Total hip replacement for end stage osteoarthritis
Of 168 retrieved articles, no reviews of randomised controlled trials comparing total hip replacement with no treatment, placebo, or sham surgery for the treatment of end stage osteoarthritis were identified (fig 2; appendix 5). We found no individual randomised controlled trials comparing total hip replacement versus non-surgical treatment. Three systematic reviews evaluated the clinical effectiveness of total hip replacement versus resurfacing arthroplasty for the treatment of end stage osteoarthritis of the hip (appendix 6). Their AMSTAR scores ranged from 4 to 6 (appendix 7). The evidence on functional outcomes, failure rate, and mortality was inconclusive; the risks of revision and component loosening were higher but the risk of implant dislocation was lower in patients receiving resurfacing arthroplasty compared with total hip replacement. The GRADE quality of the evidence ranged from very low to low.45 We also identified three individual randomised controlled trials that compared the effectiveness of resurfacing arthroplasty with that of total hip replacement.464748 Except for a higher risk of infections among patients who had total hip replacement, evidence on all other outcomes was inconclusive.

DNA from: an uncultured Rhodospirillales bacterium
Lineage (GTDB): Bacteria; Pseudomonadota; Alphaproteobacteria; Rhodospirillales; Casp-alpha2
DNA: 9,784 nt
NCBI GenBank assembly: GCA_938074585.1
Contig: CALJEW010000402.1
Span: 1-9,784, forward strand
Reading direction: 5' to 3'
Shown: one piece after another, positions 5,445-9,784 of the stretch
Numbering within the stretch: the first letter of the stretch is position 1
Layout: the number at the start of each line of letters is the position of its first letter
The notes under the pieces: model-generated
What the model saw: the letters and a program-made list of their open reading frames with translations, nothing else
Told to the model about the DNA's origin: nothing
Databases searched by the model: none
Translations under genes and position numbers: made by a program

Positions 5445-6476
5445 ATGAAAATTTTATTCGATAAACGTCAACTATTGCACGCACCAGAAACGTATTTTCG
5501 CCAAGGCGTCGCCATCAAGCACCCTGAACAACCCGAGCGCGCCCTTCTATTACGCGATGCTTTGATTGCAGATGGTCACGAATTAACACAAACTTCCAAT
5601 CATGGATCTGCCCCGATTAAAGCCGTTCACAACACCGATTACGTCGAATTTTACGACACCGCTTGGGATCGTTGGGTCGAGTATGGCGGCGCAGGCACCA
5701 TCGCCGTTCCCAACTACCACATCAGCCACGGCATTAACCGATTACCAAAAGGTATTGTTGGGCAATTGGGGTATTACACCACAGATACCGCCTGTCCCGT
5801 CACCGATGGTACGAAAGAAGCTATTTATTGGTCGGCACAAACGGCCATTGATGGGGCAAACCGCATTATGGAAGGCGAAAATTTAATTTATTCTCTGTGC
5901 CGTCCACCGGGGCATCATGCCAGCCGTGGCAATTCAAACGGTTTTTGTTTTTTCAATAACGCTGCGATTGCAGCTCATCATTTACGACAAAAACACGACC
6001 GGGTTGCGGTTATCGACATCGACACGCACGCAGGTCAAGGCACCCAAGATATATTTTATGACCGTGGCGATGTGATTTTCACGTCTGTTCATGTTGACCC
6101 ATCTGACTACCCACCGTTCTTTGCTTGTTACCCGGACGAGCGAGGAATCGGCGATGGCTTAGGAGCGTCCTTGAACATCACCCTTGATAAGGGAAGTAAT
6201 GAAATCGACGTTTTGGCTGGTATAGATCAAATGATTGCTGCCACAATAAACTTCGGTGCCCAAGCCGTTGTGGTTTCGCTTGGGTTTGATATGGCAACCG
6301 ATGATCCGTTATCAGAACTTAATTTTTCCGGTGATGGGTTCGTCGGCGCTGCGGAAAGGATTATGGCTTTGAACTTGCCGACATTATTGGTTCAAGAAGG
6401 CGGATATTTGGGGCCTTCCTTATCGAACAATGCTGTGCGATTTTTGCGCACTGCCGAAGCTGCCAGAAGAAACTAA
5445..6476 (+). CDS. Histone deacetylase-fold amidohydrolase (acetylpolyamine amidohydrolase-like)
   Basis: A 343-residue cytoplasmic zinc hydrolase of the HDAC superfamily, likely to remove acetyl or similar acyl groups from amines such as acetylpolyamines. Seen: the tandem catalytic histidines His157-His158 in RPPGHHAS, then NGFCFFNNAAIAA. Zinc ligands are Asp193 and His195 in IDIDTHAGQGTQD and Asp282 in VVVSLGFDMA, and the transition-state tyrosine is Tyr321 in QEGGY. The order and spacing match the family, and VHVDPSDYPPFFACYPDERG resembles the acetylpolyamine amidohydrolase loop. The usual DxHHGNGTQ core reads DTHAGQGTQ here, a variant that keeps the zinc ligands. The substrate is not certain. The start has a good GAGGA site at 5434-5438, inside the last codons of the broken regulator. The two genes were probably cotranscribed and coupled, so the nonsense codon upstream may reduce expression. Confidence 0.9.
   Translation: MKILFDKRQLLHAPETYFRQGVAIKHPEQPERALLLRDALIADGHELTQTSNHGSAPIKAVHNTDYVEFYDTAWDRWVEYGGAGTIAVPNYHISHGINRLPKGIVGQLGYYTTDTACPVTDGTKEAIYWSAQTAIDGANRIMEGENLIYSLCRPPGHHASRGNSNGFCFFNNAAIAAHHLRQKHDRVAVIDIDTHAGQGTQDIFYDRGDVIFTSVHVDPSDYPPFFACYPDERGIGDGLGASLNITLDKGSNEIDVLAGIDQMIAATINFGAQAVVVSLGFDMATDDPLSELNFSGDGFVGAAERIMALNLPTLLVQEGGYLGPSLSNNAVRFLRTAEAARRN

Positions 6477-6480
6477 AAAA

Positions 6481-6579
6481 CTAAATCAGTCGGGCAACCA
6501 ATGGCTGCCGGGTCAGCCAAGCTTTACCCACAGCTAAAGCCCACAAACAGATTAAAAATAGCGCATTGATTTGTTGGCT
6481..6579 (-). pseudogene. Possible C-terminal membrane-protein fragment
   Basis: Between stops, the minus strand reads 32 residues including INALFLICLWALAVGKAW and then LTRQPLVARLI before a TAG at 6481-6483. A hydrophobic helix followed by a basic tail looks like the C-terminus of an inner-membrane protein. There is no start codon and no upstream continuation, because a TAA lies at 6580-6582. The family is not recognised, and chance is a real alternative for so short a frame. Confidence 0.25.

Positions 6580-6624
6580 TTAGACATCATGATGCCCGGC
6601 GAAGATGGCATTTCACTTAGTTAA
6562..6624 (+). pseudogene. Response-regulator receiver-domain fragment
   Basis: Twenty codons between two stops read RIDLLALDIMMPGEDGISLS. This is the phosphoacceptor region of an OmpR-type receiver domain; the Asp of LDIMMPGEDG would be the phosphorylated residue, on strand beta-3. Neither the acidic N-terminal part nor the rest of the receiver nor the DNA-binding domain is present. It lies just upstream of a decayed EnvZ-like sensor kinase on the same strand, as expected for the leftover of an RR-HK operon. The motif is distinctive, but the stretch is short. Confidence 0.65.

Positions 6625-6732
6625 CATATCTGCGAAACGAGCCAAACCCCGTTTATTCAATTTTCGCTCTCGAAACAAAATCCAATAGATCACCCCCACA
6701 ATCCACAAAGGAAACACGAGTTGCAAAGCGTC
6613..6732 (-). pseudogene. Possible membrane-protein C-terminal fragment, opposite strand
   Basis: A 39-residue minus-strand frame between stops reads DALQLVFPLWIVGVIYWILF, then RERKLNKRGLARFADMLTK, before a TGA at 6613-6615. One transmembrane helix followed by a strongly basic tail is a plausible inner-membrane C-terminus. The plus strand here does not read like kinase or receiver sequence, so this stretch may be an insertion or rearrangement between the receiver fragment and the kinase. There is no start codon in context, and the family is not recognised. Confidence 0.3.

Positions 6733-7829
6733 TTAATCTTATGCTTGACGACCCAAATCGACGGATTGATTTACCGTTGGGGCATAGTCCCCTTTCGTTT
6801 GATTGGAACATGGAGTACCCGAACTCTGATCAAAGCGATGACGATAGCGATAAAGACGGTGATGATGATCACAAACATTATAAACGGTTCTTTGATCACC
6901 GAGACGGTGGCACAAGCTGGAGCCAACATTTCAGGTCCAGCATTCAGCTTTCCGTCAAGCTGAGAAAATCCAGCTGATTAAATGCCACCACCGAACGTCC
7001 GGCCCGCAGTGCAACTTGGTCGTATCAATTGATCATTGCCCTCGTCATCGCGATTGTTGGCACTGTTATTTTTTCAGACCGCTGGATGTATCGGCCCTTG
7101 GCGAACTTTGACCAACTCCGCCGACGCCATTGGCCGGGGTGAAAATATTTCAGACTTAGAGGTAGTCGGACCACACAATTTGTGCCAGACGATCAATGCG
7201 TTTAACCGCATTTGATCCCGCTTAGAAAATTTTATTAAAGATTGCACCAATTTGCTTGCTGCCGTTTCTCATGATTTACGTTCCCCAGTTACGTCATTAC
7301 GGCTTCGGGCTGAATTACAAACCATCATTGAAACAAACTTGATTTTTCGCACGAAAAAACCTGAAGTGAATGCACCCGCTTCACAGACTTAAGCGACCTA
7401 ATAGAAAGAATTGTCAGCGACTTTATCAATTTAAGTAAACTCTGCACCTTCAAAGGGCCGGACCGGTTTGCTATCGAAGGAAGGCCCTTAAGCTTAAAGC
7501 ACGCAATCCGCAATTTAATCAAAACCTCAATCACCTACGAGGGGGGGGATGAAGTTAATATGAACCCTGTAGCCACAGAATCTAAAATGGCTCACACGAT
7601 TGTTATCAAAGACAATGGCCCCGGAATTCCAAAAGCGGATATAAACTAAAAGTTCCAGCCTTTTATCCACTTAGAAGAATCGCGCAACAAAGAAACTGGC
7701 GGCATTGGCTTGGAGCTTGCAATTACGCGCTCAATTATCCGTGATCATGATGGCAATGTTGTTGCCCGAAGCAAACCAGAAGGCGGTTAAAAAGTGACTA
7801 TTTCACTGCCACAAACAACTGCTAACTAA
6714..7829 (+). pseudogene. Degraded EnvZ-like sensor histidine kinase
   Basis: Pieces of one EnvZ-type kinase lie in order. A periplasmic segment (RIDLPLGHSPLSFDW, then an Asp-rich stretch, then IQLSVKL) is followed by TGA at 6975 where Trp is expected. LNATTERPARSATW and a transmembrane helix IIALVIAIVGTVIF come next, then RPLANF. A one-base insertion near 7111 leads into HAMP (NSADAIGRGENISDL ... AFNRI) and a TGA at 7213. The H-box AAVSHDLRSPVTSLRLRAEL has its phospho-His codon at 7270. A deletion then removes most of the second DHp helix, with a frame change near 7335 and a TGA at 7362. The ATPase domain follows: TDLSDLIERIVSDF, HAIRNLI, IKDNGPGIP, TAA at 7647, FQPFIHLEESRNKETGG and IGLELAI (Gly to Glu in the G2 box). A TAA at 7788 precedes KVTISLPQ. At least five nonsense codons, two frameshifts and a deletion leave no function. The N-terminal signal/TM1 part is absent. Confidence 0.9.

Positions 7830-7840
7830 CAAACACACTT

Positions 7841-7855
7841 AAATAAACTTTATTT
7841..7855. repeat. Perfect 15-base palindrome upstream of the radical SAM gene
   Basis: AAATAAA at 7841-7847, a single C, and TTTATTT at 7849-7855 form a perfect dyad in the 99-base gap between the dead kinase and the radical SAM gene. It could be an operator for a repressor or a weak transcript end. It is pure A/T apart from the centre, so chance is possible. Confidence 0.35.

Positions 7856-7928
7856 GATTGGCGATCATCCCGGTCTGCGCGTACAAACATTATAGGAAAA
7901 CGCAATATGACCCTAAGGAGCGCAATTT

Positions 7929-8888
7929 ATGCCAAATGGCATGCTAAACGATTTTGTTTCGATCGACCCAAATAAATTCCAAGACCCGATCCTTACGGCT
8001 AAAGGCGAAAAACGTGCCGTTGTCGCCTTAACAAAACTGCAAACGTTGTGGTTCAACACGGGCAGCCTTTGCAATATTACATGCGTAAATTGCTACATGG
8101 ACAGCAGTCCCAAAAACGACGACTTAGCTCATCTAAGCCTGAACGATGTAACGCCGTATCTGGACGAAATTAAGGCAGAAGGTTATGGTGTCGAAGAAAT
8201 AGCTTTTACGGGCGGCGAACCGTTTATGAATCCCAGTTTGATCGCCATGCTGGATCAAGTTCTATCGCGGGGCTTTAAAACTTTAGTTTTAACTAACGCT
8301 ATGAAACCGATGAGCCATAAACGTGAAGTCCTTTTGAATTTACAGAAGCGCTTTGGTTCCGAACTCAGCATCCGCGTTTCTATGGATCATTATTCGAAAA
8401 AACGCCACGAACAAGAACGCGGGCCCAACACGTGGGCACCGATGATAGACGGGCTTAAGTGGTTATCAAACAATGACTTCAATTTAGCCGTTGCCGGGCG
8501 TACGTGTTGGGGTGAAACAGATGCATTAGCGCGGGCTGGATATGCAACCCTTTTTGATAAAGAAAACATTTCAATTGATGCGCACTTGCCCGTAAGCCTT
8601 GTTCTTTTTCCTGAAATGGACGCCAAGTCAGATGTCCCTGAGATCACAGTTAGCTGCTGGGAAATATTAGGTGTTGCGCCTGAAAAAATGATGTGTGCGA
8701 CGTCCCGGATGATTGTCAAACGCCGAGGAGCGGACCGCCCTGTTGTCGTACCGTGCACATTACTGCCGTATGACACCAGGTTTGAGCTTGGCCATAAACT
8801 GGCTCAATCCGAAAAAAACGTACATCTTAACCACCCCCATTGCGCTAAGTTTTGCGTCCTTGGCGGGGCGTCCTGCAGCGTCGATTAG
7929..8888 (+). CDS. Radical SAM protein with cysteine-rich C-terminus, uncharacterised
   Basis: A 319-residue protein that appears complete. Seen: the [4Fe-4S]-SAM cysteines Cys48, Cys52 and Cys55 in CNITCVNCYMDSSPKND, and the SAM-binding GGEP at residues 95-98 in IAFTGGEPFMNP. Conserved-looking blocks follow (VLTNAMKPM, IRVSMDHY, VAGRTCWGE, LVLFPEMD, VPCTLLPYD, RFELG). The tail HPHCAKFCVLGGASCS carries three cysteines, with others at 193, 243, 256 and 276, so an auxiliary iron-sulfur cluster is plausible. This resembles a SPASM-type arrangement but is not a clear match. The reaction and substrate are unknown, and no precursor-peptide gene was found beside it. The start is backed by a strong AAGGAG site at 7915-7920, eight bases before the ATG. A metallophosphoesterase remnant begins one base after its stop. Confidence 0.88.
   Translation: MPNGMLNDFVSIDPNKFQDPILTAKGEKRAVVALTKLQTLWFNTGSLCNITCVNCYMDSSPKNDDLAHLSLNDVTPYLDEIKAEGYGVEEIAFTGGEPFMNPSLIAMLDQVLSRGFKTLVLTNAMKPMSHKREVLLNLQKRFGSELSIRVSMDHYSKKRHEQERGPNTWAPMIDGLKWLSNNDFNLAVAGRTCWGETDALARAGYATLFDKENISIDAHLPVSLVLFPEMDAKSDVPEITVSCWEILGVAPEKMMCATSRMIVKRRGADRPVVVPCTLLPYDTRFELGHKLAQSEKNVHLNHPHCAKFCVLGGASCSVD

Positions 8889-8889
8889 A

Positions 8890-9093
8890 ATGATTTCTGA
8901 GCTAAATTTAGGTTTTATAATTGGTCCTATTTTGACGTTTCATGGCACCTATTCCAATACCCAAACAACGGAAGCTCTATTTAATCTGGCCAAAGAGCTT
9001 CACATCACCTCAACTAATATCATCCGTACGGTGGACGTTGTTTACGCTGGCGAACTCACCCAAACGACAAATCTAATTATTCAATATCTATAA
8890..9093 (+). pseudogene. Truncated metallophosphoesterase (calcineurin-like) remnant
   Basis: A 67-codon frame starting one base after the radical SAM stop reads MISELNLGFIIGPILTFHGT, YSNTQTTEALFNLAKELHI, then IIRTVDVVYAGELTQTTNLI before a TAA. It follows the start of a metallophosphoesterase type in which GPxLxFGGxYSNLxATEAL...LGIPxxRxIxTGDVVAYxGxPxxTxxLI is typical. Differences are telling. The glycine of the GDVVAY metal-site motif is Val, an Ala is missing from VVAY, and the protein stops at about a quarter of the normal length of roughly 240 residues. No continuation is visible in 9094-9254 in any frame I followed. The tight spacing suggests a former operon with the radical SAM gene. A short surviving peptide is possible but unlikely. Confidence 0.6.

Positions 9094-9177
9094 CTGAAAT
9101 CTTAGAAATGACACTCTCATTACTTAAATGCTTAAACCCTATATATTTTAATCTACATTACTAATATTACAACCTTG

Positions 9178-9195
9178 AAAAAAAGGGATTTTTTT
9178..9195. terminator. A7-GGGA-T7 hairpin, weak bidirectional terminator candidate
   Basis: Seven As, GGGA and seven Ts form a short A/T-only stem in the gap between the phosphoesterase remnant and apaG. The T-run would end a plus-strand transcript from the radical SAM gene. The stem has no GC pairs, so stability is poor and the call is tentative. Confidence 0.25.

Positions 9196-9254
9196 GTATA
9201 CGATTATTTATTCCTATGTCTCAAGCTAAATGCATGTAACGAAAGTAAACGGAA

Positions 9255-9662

Total knee replacement for end stage osteoarthritis